Re: [PATCH 10/19] x86/dumpstack: add get_stack_info() interface

From: Andy Lutomirski
Date: Fri Jul 22 2016 - 19:52:35 EST

On Fri, Jul 22, 2016 at 4:26 PM, Andy Lutomirski <luto@xxxxxxxxxxxxxx> wrote:
> On Thu, Jul 21, 2016 at 2:21 PM, Josh Poimboeuf <jpoimboe@xxxxxxxxxx> wrote:
>> valid_stack_ptr() is buggy: it assumes that all stacks are of size
>> THREAD_SIZE, which is not true for exception stacks. So the
>> walk_stack() callbacks will need to know the location of the beginning
>> of the stack as well as the end.
>> Another issue is that in general the various features of a stack (type,
>> size, next stack pointer, description string) are scattered around in
>> various places throughout the stack dump code.
> I finally figured out what visit_info is. But would it make more
> sense to track it in the unwind state so that the unwinder can
> directly make sure it doesn't start looping?

I just realized that it *is* in the unwind state. But maybe this code
in update_stack_state:

sp = info->next;
if (!sp).
goto unknown;

if (get_stack_info(sp, state->task, info, &state->stack_mask))
goto unknown;

if (!on_stack(info, addr, len))
goto unknown;

should do something like:

if (get_stack_info(addr, ...))
goto unknown.

sp = info->end;

instead. Alternatively, maybe it would make sense to keep sp as is
(have update_stack_state return bool instead of returning a pointer)
so that a frame that switches stacks still shows the actual sp at the
time that the frame called whatever the it called.

I'm really quite confused by what state->sp means in your current
code. In the non-stack-switching case (everything is on the thread
stack), it appears to always match state->bp. Am I missing something?
If I'm understanding this correctly, when you're pointing at a call
frame, state->bp is that frame's base address (the top of the stack
frame), unwind_get_return_address() returns the address to which that
frame would return, and, in the future, unwind_get_gpr(UNWIND_DI) or
whatever it ends up looking like will return RDI at the time that the
frame called whatever function it called, if known. By that logic,
shouldn't state->sp be sp on entry to the call instruction? (Or could
sp just be removed? Does it do anything?)

I guess the reason I'm still not 100% comfortable with the idea that
pt_regs frames don't exist a real frames is that I keep waffling as to
how I should think about the regs associated with a frame in the
future DWARF world. I think I imagine them being the regs at the time
that the frame did it's call to the next frame, which, by an
admittedly weak analogy, means that the pt_regs state would be the
regs at the time that the exception or interrupt happened. That
offers a third silly option for dealing with the annoying '?': emit
two frames for a pt_regs, but have the frame in the entry code show
NULL for its return address because it's not a normal return.

> And please remove test_and_set_bit() -- it's pointlessly slow.
>> +static bool in_hardirq_stack(unsigned long *stack, struct stack_info *info,
>> + unsigned long *visit_mask)
>> +{
>> + unsigned long *begin = (unsigned long *)this_cpu_read(hardirq_stack);
>> + unsigned long *end = begin + (THREAD_SIZE / sizeof(long));
>> +
>> + if (stack < begin || stack >= end)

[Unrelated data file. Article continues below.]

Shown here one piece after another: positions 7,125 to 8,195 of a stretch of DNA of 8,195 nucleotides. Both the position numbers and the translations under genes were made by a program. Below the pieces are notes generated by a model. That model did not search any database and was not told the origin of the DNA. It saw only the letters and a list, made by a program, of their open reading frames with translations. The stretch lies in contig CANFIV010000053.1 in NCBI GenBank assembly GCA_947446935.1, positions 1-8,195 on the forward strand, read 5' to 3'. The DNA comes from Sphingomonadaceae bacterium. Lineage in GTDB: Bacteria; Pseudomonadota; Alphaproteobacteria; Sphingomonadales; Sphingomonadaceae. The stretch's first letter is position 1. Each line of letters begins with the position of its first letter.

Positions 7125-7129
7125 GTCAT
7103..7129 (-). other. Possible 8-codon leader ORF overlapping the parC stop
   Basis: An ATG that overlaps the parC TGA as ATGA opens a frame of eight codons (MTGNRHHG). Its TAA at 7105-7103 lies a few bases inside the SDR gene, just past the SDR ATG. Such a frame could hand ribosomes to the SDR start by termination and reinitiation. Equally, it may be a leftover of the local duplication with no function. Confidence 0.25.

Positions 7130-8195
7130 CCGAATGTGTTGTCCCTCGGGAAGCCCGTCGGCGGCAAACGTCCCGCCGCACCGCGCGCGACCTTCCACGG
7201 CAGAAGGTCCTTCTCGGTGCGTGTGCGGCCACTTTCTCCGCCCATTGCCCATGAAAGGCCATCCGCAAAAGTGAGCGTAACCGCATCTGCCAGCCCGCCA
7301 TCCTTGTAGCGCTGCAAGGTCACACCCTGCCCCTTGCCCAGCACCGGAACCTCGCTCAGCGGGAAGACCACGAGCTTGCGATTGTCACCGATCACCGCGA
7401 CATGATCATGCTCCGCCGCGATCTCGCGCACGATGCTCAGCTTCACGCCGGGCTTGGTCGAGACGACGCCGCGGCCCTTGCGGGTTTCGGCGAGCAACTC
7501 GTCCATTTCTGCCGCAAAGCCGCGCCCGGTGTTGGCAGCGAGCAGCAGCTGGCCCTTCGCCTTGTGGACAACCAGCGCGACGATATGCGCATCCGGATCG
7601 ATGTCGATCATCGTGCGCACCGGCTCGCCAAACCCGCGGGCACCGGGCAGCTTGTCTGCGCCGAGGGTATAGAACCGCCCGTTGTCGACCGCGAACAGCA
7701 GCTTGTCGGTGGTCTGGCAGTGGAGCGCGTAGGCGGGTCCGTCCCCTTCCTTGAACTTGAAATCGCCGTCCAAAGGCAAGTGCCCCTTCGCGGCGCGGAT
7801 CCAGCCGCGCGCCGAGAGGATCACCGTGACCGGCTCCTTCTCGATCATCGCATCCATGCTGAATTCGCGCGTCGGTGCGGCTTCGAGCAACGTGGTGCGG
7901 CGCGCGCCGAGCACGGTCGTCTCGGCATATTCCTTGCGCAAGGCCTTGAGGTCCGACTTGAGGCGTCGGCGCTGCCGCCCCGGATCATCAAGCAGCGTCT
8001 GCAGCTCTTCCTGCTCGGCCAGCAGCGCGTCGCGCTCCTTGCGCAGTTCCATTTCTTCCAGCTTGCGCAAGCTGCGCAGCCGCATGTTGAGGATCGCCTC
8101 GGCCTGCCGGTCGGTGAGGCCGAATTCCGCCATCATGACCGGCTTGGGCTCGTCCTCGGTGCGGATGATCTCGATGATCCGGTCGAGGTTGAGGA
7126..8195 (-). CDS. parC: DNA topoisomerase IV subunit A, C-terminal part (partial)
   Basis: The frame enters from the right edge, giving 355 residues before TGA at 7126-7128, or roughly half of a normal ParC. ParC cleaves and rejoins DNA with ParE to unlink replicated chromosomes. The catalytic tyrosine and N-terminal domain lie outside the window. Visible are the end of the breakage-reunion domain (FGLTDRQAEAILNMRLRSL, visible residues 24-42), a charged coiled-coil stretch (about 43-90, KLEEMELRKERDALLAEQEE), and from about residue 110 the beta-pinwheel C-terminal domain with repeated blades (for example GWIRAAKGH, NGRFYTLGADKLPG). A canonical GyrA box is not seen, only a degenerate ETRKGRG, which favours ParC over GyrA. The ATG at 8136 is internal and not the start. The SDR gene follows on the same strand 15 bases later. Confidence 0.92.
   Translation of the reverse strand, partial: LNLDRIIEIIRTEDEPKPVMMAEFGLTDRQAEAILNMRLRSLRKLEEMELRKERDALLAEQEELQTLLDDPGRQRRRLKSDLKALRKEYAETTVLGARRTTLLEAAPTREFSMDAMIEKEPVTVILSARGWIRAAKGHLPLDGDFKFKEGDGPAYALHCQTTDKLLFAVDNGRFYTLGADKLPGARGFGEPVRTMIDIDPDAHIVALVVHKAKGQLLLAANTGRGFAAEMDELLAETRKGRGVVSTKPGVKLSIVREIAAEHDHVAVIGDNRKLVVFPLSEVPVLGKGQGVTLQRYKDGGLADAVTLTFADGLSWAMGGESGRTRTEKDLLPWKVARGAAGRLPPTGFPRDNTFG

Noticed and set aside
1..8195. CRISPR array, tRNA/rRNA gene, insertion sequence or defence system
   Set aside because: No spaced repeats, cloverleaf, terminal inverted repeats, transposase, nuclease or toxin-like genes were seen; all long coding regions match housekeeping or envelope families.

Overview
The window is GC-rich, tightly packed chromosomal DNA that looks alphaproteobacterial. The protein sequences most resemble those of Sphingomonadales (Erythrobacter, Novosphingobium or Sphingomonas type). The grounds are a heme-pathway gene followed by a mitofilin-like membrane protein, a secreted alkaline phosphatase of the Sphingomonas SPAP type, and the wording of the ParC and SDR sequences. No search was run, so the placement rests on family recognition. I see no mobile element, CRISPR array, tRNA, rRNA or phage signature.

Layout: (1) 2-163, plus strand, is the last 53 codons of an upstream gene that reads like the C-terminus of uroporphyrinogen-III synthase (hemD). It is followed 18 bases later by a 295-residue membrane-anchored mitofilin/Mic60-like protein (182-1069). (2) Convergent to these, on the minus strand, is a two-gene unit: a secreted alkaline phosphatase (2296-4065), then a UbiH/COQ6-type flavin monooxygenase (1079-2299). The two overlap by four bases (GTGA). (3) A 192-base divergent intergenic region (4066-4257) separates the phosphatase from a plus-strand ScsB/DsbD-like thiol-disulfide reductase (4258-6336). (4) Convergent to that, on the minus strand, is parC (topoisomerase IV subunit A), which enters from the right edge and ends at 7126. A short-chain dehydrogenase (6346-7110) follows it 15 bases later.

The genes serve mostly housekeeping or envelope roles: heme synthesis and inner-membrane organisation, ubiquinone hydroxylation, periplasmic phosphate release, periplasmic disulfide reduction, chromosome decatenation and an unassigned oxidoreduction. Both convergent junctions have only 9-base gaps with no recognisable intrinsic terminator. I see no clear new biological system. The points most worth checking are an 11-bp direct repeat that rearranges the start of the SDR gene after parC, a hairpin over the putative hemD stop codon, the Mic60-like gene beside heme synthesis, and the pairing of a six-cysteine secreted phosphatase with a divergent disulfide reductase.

>> + return false;
>> +
>> + if (visit_mask && test_and_set_bit(STACK_TYPE_IRQ, visit_mask))
>> + return false;
>> +
>> + info->type = STACK_TYPE_IRQ;
>> + info->begin = begin;
>> + info->end = end;
>> + info->next = (unsigned long *)*begin;
> This works, but it's a bit magic. I don't suppose we could get rid of
> this ->next thing entirely and teach show_stack_log_lvl(), etc. to
> move from stack to stack by querying the stack type of whatever the
> frame base address is if the frame base address ends up being out of
> bounds for the current stack? Or maybe the unwinder could even do
> this by itself.
>> +static bool in_exception_stack(unsigned long *s, struct stack_info *info,
>> + unsigned long *visit_mask)
>> {
>> unsigned long stack = (unsigned long)s;
>> unsigned long begin, end;
>> @@ -44,55 +63,62 @@ static unsigned long *in_exception_stack(unsigned long *s, char **name,
>> if (stack < begin || stack >= end)
>> continue;
>> - if (test_and_set_bit(k, visit_mask))
>> + if (visit_mask &&
>> + test_and_set_bit(STACK_TYPE_EXCEPTION + k, visit_mask))
>> return false;
>> - *name = exception_stack_names[k];
>> - return (unsigned long *)end;
>> + info->type = STACK_TYPE_EXCEPTION + k;
>> + info->begin = (unsigned long *)begin;
>> + info->end = (unsigned long *)end;
>> + info->next = (unsigned long *)info->end[-2];
> This is so magical that I don't immediately see why it's correct.
> Presumably it's because the thing two slots down from the top of the
> stack is regs->sp? If so, that needs a comment.
> But again, couldn't we use the fact that we now know how to decode
> pt_regs to avoid needing this? I can imagine it being useful as a
> fallback in the event that the unwinder fails, but this is just a
> fallback. Also, NMI is weird and I'm wondering whether this works at
> all when trying to unwind from a looped NMI.
> Fixing this up could be a followup after this series is in, I think --
> you're preserving existing behavior AFAICS. I just don't particularly
> like the existing behavior.
> FWIW, I think this code needs to be explicitly tested for the 32-bit
> double fault case. It's highly magical.

Andy Lutomirski
AMA Capital Management, LLC